Practice Makes Permanent: Reactive Thinking and the Promise of Rewiring our Brains Through Mindfulness During Divorce!
Divorce Hardwiring Can Be Toxic, And It Can Be Overcome!
Jennifer Kresge, M.A., L.M.F.T. and attorney Nina Meierding put on an excellent institute at the 2010 AFCC convention in Denver last week entitled "How the Brain Reacts to Conflict." I wanted to share of few of their pointers as they relate to the importance of mindfulness, because considering them might be helpful in dialing back reactivity for people in relationship transition.
But first a seeming digression.
I am a family law and divorce attorney in Palm Springs, California, and a Masters student of Family Life Education at Loma Linda University. I bumped into Ms. Kellner’s book while investigating resources to support parents involved in custody disputes, in order to help my own clients to make choices that facilitate their childrens’ best interests rather than playing out the natural reactivity of the competing agendas of many divorcing couples.
The Power of Forgiveness in Divorce: How Lawyers Can Become Healers!
The power of forgiveness is of immense importance to working with the feelings and difficulties we share in relationship transitions, but it is frequently ignored. In many cases true wrongs were committed and real injuries were inflicted. Forgiveness doesn't deny that, it just offers a perspective and freedom from the cycle of rage and reactivity.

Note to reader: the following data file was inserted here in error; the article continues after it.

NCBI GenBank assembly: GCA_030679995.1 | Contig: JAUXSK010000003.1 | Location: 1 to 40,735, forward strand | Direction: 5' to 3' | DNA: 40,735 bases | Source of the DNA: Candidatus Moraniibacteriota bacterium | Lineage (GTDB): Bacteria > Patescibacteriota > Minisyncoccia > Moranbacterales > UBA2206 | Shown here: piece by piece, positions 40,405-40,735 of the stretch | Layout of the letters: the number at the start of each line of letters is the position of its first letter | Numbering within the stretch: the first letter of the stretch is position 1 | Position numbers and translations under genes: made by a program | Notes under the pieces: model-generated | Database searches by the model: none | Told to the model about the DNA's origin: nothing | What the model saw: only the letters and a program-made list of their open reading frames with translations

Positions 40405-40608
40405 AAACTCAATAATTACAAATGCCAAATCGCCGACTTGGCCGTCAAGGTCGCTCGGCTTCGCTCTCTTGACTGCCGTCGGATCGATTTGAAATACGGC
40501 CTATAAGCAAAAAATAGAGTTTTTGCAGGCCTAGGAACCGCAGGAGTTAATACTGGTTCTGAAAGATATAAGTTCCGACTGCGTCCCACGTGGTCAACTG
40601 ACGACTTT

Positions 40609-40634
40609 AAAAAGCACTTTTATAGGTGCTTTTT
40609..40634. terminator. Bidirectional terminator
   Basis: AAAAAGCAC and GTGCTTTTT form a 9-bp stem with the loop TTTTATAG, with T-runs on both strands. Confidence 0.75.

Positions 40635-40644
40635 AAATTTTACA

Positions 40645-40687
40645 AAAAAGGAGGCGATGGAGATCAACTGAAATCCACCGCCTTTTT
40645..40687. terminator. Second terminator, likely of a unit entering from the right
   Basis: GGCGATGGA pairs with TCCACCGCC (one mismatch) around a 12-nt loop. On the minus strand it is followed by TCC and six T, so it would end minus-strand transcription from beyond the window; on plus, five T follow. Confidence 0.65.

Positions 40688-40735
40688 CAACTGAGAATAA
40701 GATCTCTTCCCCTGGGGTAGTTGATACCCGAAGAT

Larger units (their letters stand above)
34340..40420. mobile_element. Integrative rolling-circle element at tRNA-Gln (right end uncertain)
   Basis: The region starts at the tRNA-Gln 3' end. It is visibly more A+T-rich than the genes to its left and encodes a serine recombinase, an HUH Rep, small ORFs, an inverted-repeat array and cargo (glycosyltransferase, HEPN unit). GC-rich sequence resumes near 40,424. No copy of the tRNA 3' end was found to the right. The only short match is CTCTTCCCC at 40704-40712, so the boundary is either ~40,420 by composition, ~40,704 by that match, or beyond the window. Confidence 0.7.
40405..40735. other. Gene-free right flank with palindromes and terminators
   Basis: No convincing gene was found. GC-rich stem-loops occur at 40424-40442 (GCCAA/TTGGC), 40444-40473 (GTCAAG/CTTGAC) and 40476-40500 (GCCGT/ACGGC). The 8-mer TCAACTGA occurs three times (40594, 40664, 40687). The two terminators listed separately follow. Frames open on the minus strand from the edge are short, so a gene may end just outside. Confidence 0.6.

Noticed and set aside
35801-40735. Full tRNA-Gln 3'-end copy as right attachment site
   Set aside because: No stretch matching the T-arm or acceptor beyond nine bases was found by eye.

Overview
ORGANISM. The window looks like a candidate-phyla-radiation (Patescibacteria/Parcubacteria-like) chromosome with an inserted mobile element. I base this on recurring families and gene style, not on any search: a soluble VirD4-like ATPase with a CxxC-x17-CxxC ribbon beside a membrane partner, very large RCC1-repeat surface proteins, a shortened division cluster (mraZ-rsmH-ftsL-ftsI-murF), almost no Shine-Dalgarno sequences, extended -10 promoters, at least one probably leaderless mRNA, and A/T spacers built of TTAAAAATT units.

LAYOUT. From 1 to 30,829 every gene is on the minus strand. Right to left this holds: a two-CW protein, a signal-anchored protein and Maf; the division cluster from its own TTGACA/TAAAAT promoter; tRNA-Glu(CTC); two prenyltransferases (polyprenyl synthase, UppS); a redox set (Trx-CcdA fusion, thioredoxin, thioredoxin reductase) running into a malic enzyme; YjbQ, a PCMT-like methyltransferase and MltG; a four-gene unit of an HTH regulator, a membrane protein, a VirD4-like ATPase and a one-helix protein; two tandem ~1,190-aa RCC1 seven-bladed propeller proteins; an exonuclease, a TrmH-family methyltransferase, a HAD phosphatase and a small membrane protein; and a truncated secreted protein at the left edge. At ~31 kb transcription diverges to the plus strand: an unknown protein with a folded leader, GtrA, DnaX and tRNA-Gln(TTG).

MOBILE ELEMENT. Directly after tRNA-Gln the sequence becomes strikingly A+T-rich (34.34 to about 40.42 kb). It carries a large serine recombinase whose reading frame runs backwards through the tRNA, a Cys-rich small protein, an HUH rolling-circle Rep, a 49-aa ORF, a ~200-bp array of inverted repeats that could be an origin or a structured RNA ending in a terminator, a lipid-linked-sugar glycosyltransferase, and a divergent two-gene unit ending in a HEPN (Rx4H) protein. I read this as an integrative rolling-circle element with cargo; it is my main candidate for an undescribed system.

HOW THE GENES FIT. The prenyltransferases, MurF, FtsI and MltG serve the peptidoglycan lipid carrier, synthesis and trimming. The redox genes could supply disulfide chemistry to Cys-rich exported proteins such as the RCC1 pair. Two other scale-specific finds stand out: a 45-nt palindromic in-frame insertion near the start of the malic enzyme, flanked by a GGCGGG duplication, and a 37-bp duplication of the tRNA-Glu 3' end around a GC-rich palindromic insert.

This article discusses one angle of approach that may be useful for guiding lawyers - and their clients who are in the midst of great relationship hurt - to, as a team, overcome reactivity. It is really written to the client, but the implied sensitivities are for the lawyer.
[Client - Attorney Q and A]
A. This may be your first, second, or even third divorce. I've had my own obligatory divorce, but I've also had 500 (whose counting?) other folks' divorces as well. Patterns repeat since the experience of divorce is essentially the same. I say with confidence that I know what you're feeling, thinking, how you are likely reacting, and where things are probably heading. I have watched lots of needless suffering.
All suffering is mind-induced. Suffering simply doesn't exist in the 'real' world. I understand this may sound like zen-speak or 'mindful platitudes,' but Reality is never what we expect. It is impossible for anyone to give Truth - or hold it back for that matter, and so it doesn't matter if what I say means to you what it means to me: We must all experience what we discover for ourselves in order to know it.
I can give some pointers in hopes they trigger some resonance and interest, so that you might explore beyond what is familiar for you. My purpose includes being a force for positive change, and while I don't know why the universe would choose me to become a mindful divorce lawyer, 'all that is' has an exquisite sense of humor and irony.
Mindfulness is the key to freeing yourself from the tyranny of resentment. The tyranny of mind is what creates and destroys relationship. If you want to survive your divorce or other family/relationship dispute, mindfulness may be useful to you. Divorce, a kind of dying, is an invitation to awaken and surrender.